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§134-7 Ownership or possession prohibited, when; penalty. (a) No person who is a fugitive from justice or is a person prohibited from possessing firearms or ammunition under federal law shall own, possess, or control any firearm or ammunition therefor.
(b) No person who is under indictment for, or has waived indictment for, or has been bound over to the circuit court for, or has been convicted in this State or elsewhere of having committed a felony, or any crime of violence, or an illegal sale of any drug shall own, possess, or control any firearm or ammunition therefor.
(f) No person who has been restrained pursuant to an order of any court, including an ex parte order as provided in this subsection, from contacting, threatening, or physically abusing any person, shall possess, control, or transfer ownership of any firearm or ammunition therefor, so long as the protective order, restraining order, (TRO) or any extension is in effect, unless the order, for good cause shown, specifically permits the possession of a firearm and ammunition. The restraining order or order of protection shall specifically include a statement that possession, control, or transfer of ownership of a firearm or ammunition by the person named in the order is prohibited.[/size] Such person shall relinquish possession and control of any firearm and ammunition owned by that person to the police department of the appropriate county for safekeeping for the duration of the order or extension thereof. In the case of an ex parte order, the affidavit or statement under oath that forms the basis for the order shall contain a statement of the facts that support a finding that the person to be restrained owns, intends to obtain or to transfer ownership of, or possesses a firearm, and that the firearm may be used to threaten, injure, or abuse any person. The ex parte order shall be effective upon service pursuant to section 586-6. At the time of service of a restraining order involving firearms and ammunition issued by any court, the police officer may take custody of any and all firearms and ammunition in plain sight, those discovered pursuant to a consensual search, and those firearms surrendered by the person restrained. If the person restrained is the registered owner of a firearm and knows the location of the firearm, but refuses to surrender the firearm or refuses to disclose the location of the firearm, the person restrained shall be guilty of a misdemeanor. In any case, when a police officer is unable to locate the firearms and ammunition either registered under this chapter or known to the person granted protection by the court, the police officer shall apply to the court for a search warrant pursuant to chapter 803 for the limited purpose of seizing the firearm and ammunition.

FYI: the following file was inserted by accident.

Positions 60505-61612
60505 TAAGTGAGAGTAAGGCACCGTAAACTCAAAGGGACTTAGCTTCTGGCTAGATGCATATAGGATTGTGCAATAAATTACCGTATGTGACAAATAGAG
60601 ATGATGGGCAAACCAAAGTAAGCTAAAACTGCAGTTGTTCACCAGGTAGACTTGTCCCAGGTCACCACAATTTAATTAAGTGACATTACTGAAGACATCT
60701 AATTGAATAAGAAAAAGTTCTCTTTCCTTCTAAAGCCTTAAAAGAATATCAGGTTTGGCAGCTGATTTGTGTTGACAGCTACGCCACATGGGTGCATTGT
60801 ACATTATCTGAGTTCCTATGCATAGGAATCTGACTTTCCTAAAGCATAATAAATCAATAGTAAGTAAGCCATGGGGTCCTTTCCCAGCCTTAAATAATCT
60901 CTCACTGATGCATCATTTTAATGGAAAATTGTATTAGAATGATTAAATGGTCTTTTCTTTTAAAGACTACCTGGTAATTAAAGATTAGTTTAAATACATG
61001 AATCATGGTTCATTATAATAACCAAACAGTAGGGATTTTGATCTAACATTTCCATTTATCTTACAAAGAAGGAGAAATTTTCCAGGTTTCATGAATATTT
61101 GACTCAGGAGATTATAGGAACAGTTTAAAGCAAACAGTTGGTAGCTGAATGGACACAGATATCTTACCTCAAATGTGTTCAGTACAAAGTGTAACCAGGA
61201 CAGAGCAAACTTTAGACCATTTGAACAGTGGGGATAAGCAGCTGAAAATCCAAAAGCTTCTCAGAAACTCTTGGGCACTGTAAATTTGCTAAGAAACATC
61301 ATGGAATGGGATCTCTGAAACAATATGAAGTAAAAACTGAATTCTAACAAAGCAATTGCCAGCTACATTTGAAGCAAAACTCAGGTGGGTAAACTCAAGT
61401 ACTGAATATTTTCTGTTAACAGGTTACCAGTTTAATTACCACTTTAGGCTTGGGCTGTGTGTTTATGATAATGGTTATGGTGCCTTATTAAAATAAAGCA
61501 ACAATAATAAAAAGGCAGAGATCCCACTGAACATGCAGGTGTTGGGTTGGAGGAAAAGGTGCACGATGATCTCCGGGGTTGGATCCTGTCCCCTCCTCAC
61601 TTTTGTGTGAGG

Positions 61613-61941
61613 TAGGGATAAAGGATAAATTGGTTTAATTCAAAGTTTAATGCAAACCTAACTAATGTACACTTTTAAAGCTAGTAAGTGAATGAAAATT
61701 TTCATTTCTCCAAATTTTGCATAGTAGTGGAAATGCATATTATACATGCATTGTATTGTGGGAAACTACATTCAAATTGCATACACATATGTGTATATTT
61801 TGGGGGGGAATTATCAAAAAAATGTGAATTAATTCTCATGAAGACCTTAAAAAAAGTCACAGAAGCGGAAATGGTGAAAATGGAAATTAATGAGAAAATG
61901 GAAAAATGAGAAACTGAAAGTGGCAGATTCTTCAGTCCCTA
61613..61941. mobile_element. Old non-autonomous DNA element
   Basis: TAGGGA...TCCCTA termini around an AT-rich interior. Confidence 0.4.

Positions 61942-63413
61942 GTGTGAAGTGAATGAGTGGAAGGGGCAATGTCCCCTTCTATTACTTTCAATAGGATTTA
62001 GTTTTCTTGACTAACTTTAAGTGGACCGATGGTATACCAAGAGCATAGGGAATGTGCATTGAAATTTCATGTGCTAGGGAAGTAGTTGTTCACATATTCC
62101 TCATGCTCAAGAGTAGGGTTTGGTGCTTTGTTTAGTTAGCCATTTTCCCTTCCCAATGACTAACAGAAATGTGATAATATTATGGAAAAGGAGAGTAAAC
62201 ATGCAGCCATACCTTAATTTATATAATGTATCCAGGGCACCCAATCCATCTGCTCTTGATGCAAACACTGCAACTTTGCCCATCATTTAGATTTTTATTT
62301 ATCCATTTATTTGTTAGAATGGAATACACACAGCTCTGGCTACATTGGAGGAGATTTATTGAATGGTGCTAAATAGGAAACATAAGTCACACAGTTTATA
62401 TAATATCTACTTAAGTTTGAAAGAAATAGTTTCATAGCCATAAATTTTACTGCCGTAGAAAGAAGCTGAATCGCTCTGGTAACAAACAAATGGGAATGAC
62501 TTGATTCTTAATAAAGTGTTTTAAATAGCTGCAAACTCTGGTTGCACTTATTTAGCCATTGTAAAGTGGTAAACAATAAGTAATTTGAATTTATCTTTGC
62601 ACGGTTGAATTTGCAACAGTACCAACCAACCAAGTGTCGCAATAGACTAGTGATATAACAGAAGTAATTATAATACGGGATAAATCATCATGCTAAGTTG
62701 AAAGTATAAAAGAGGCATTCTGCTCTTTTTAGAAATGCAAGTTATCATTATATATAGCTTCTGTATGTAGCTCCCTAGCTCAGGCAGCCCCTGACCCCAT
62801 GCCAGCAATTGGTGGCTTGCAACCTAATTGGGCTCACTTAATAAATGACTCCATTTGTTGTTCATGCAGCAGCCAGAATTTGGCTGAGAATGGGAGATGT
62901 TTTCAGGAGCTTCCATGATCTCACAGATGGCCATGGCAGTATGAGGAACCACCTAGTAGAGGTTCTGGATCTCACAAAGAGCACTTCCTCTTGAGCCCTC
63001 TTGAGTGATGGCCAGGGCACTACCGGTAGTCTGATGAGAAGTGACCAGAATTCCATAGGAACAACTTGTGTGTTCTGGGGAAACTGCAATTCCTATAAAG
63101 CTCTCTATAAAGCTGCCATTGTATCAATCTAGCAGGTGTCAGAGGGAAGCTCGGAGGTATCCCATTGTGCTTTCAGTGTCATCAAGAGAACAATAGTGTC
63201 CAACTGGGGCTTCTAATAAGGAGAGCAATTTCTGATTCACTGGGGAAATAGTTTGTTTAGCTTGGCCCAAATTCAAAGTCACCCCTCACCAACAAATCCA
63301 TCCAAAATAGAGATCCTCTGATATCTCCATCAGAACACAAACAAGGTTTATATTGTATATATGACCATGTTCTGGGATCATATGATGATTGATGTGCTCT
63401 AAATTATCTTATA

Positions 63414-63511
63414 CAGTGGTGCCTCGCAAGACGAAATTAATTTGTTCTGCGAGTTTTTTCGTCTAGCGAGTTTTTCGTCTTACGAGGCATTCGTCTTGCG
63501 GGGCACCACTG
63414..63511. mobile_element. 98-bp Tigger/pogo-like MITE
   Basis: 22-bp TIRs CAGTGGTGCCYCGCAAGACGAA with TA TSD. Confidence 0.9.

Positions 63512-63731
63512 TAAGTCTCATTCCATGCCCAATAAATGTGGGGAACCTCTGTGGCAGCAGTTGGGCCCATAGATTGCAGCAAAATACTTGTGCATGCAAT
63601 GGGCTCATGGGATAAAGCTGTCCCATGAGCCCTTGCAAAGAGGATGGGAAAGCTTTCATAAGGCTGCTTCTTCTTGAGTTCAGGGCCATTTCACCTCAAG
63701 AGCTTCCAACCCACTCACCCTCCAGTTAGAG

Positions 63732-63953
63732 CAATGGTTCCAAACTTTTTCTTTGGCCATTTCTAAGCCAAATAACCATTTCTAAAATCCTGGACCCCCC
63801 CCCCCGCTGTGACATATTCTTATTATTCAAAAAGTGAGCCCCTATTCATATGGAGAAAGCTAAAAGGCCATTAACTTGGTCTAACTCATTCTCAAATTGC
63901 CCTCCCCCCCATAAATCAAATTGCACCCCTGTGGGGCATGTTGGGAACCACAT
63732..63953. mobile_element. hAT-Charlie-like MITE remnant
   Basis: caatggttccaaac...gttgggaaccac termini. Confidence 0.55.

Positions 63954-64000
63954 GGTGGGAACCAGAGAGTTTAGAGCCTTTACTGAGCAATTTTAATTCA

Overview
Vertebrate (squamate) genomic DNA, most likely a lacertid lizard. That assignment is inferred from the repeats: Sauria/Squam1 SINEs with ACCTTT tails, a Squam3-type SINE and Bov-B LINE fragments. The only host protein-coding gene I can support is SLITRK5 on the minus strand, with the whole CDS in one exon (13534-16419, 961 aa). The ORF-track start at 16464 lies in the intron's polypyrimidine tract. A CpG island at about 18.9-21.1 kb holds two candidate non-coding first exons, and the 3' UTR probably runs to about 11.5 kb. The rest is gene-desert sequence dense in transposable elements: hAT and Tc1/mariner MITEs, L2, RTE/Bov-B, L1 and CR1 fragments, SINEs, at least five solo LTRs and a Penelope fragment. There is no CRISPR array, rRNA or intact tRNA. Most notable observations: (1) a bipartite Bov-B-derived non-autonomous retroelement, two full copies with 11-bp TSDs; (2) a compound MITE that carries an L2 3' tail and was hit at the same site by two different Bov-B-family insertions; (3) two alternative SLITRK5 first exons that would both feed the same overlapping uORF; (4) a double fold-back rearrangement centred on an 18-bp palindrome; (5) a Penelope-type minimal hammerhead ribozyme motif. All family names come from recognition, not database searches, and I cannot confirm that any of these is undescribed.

Good cause consideration may include but not be limited to the protection and safety of the person to whom a restraining order is granted.
(g) Any person disqualified from ownership, possession, control, or the right to transfer ownership of firearms and ammunition under this section shall surrender or dispose of all firearms and ammunition in compliance with section 134-7.3.
(h) Any person violating subsection (a) or (b) shall be guilty of a class C felony; provided that any felon violating subsection (b) shall be guilty of a class B felony. Any person violating subsection (c), (d), (e), (f), or (g) shall be guilty of a misdemeanor.
Defendant police chief was entitled to qualified immunity from plaintiff firearm permit applicant's 42 U.S.C. §1983 claims for monetary damages for alleged violations of plaintiff's Second Amendment right to bear arms and Fourteenth Amendment procedural due process right because a reasonable official in defendant's circumstances would not have understood that defendant's conduct violated a right that was clearly established at the time of the denial of plaintiff's permit; this section, on which the denial was based, had not been invalidated by case or legislative action. 869 F. Supp. 2d 1203 (2012).
Genuine issue of material fact existed regarding: (1) whether plaintiff had been under counseling for addiction to, abuse of, or dependence upon a drug or intoxicating liquor; and (2) whether plaintiff had been "medically documented to be no longer adversely affected" by drugs or intoxicating liquor. As a result, plaintiff had not established a Second Amendment right to possess firearms. 976 F. Supp. 2d 1200 (2013).